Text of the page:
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Fugue On St Anne


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Some years ago a lengthy article in the Organist's Review analyzed JSB's Fugue on St Anne and highlighted it's associations with the Holy Trinity. Does anyone still have a copy ? I think John Bertalot may have been the author ? Please PM me privately - thanks.

 

H

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Some years ago a lengthy article in the Organist's Review analyzed JSB's Fugue on St Anne and highlighted it's associations with the Holy Trinity. Does anyone still have a copy ? I think John Bertalot may have been the author ? Please PM me privately - thanks.

 

H

The articles you cite are from OR August/2000 and November 2000 under the title Spirituality and Symbolism in the music of J S Bach. There are many articles about this. One public starting point is this.

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  • 2 weeks later...

The title of the book by David Humphries is "The Esoteric Structure of Bach's Clavierübung III", published by University College Cardiff Press (1983). The ISBN is 0-906449-55-3.

 

The analysis of the Fugue does not receive as much attention as that of the Prelude, but is worth reading, nevertheless. In short, Humphries points out that the style of the fugue is the antithesis of that of the prelude (stile antico vs stile galant), and that antithesis is central to the whole of the Clavierübung III. This dualism is also evident in the obvious expression of three Persons in the prelude, while the fugue expresses one Person.

 

There are, though, many trinity and God references in the fugue.

Three each of:

Flats in key-signature

Subjects

Sections

Staves per system

Systems per page

 

27 (3 cubed) entries of the principal theme; 12 in section 1, 6 in section 2, 9 in section 3

 

Numbers of bars in each section

36 (4 x 9)

45 (5 x 9)

36 (4 x 9)

 

Number of voices in each section

5

4

5

 

Humphreys then points out that adding the multiplier of the 9 (3 squared) for the number of bars in each section with the number of voices in each section always results in 9. (For example, in section one: 4 + 5 = 9)

 

Humphreys also relates the prelude to the morning blessing (crossing oneself) and the fugue to the evening blessing (also crossing oneself).

 

That covers most of his analysis.

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Guest Cynic
The title of the book by David Humphries is "The Esoteric Structure of Bach's Clavierübung III", published by University College Cardiff Press (1983). The ISBN is 0-906449-55-3.

 

The analysis of the Fugue does not receive as much attention as that of the Prelude, but is worth reading, nevertheless. In short, Humphries points out that the style of the fugue is the antithesis of that of the prelude (stile antico vs stile galant), and that antithesis is central to the whole of the Clavierübung III. This dualism is also evident in the obvious expression of three Persons in the prelude, while the fugue expresses one Person.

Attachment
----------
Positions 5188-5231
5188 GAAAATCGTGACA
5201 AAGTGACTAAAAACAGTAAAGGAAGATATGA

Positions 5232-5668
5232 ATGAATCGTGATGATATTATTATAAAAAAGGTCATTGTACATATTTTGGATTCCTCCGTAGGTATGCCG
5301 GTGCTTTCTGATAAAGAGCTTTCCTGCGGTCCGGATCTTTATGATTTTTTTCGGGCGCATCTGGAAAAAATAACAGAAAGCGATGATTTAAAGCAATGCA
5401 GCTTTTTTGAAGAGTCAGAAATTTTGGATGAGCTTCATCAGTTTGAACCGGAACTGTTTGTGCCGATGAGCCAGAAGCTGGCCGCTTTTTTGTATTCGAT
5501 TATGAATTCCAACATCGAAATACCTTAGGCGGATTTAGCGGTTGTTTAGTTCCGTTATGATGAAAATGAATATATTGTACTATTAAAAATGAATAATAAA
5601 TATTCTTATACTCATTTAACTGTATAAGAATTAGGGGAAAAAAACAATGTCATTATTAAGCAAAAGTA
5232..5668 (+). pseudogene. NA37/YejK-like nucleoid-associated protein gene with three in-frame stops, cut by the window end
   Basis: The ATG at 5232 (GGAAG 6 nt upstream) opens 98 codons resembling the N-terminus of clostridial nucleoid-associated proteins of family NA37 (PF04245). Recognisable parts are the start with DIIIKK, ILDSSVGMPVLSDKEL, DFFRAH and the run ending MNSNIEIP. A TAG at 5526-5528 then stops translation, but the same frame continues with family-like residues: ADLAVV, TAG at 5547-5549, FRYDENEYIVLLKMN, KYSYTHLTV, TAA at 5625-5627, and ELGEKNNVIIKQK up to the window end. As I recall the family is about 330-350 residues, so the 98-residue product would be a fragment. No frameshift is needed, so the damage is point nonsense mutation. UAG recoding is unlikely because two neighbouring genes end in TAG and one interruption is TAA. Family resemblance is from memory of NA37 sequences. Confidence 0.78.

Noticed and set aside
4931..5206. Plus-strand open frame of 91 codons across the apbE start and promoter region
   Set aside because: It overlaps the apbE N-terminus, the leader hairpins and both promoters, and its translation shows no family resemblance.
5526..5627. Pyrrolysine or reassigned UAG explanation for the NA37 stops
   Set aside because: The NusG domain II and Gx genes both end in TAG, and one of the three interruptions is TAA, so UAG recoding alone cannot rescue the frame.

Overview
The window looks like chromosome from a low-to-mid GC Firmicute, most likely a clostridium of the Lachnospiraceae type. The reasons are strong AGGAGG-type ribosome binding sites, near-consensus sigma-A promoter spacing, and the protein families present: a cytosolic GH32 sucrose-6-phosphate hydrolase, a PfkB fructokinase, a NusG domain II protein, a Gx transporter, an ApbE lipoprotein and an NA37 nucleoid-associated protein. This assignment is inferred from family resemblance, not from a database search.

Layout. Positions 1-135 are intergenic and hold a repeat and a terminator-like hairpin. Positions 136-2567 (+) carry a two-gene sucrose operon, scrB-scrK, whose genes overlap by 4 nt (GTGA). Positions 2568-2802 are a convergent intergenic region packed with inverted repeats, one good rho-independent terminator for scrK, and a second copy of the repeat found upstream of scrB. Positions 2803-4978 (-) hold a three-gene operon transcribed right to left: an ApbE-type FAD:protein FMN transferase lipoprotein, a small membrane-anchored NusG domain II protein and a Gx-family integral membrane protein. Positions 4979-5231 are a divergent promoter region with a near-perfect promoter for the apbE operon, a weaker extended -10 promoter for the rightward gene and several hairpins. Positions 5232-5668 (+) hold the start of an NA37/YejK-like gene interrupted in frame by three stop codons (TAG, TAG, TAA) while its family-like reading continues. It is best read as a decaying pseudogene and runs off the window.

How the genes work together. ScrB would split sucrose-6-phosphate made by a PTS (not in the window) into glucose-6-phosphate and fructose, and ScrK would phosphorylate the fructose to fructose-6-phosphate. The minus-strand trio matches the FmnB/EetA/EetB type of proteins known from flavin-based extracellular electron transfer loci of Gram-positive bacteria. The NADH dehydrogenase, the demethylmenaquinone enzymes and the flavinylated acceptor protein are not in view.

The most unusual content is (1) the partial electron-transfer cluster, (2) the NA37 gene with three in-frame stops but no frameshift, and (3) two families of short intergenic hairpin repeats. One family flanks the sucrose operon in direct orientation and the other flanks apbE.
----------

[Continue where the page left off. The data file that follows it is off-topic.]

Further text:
There are, though, many trinity and God references in the fugue.

Three each of:

Flats in key-signature

Subjects

Sections

Staves per system

Systems per page

 

27 (3 cubed) entries of the principal theme; 12 in section 1, 6 in section 2, 9 in section 3

 

Numbers of bars in each section

36 (4 x 9)

45 (5 x 9)

36 (4 x 9)

 

Number of voices in each section

5

4

5

 

Humphreys then points out that adding the multiplier of the 9 (3 squared) for the number of bars in each section with the number of voices in each section always results in 9. (For example, in section one: 4 + 5 = 9)

 

Humphreys also relates the prelude to the morning blessing (crossing oneself) and the fugue to the evening blessing (also crossing oneself).

 

That covers most of his analysis.

 

 

The amazing thing is that (with all that) the music still sounds so unforced/perfect/natural!

Bach has always been my ultimate hero, and his music remains without parallel.

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The amazing thing is that (with all that) the music still sounds so unforced/perfect/natural!

Bach has always been my ultimate hero, and his music remains without parallel.

 

The question begs itself, did Bach consciously think of this while writing it, or was it his subconscious working. Knowing his fascination with mathematics, and his unparelled (personal opinion) talent, I would suspect the latter. I'm not expecting anyone to know the answer, its just hypothetical! :rolleyes:

 

Jonathan

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The question begs itself, did Bach consciously think of this while writing it, or was it his subconscious working. Knowing his fascination with mathematics, and his unparelled (personal opinion) talent, I would suspect the latter. I'm not expecting anyone to know the answer, its just hypothetical! :rolleyes:

The number significance in Bach's religious music (and of course I include CÜ III in that) is an area that fascinates me; I'm looking forward to my retirement so I can have the time to explore it. My guess is that it was mostly conscious, in the same way that a jazz player putting in quotes from other tunes is conscious. I seem to remember that the number of notes in the descending scales in the continuo part in the "veil of the temple" recitative in the St Matthew Passion reference the Psalms that mention earthquakes!

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i think it was probably reasoned and worked out... certianly if 540 (fmaj) is anything to go by. That piece is the ultimate in musical writing.

 

I'm not suggesting it wasn't reasoned and worked out, but rather that it wasn't contrived.

 

Jonathan

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